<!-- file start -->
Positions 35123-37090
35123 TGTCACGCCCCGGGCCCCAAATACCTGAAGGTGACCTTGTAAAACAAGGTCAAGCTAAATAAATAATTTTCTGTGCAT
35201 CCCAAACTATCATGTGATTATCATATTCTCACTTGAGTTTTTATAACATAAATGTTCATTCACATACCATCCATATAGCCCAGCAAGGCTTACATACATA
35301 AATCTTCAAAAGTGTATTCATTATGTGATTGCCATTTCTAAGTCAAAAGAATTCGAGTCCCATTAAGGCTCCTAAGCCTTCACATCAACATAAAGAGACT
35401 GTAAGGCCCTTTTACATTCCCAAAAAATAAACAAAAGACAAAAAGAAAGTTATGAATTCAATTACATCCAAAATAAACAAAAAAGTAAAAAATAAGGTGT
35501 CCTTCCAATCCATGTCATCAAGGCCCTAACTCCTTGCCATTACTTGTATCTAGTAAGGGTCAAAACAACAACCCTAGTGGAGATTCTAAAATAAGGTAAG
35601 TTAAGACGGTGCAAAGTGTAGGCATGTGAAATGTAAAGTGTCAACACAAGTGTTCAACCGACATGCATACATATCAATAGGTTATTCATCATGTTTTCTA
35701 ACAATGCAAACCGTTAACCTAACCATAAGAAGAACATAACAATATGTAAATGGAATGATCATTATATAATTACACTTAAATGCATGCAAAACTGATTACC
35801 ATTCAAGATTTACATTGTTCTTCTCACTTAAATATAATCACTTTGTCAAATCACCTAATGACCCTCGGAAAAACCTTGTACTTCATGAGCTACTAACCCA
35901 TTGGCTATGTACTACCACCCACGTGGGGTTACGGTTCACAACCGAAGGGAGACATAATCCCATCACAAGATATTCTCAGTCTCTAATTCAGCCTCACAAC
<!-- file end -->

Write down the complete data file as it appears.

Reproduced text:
Positions 35123-37090
35123 TGTCACGCCCCGGGCCCCAAATACCTGAAGGTGACCTTGTAAAACAAGGTCAAGCTAAATAAATAATTTTCTGTGCAT
35201 CCCAAACTATCATGTGATTATCATATTCTCACTTGAGTTTTTATAACATAAATGTTCATTCACATACCATCCATATAGCCCAGCAAGGCTTACATACATA
35301 AATCTTCAAAAGTGTATTCATTATGTGATTGCCATTTCTAAGTCAAAAGAATTCGAGTCCCATTAAGGCTCCTAAGCCTTCACATCAACATAAAGAGACT
35401 GTAAGGCCCTTTTACATTCCCAAAAAATAAACAAAAGACAAAAAGAAAGTTATGAATTCAATTACATCCAAAATAAACAAAAAAGTAAAAAATAAGGTGT
35501 CCTTCCAATCCATGTCATCAAGGCCCTAACTCCTTGCCATTACTTGTATCTAGTAAGGGTCAAAACAACAACCCTAGTGGAGATTCTAAAATAAGGTAAG
35601 TTAAGACGGTGCAAAGTGTAGGCATGTGAAATGTAAAGTGTCAACACAAGTGTTCAACCGACATGCATACATATCAATAGGTTATTCATCATGTTTTCTA
35701 ACAATGCAAACCGTTAACCTAACCATAAGAAGAACATAACAATATGTAAATGGAATGATCATTATATAATTACACTTAAATGCATGCAAAACTGATTACC
35801 ATTCAAGATTTACATTGTTCTTCTCACTTAAATATAATCACTTTGTCAAATCACCTAATGACCCTCGGAAAAACCTTGTACTTCATGAGCTACTAACCCA
35901 TTGGCTATGTACTACCACCCACGTGGGGTTACGGTTCACAACCGAAGGGAGACATAATCCCATCACAAGATATTCTCAGTCTCTAATTCAGCCTCACAAC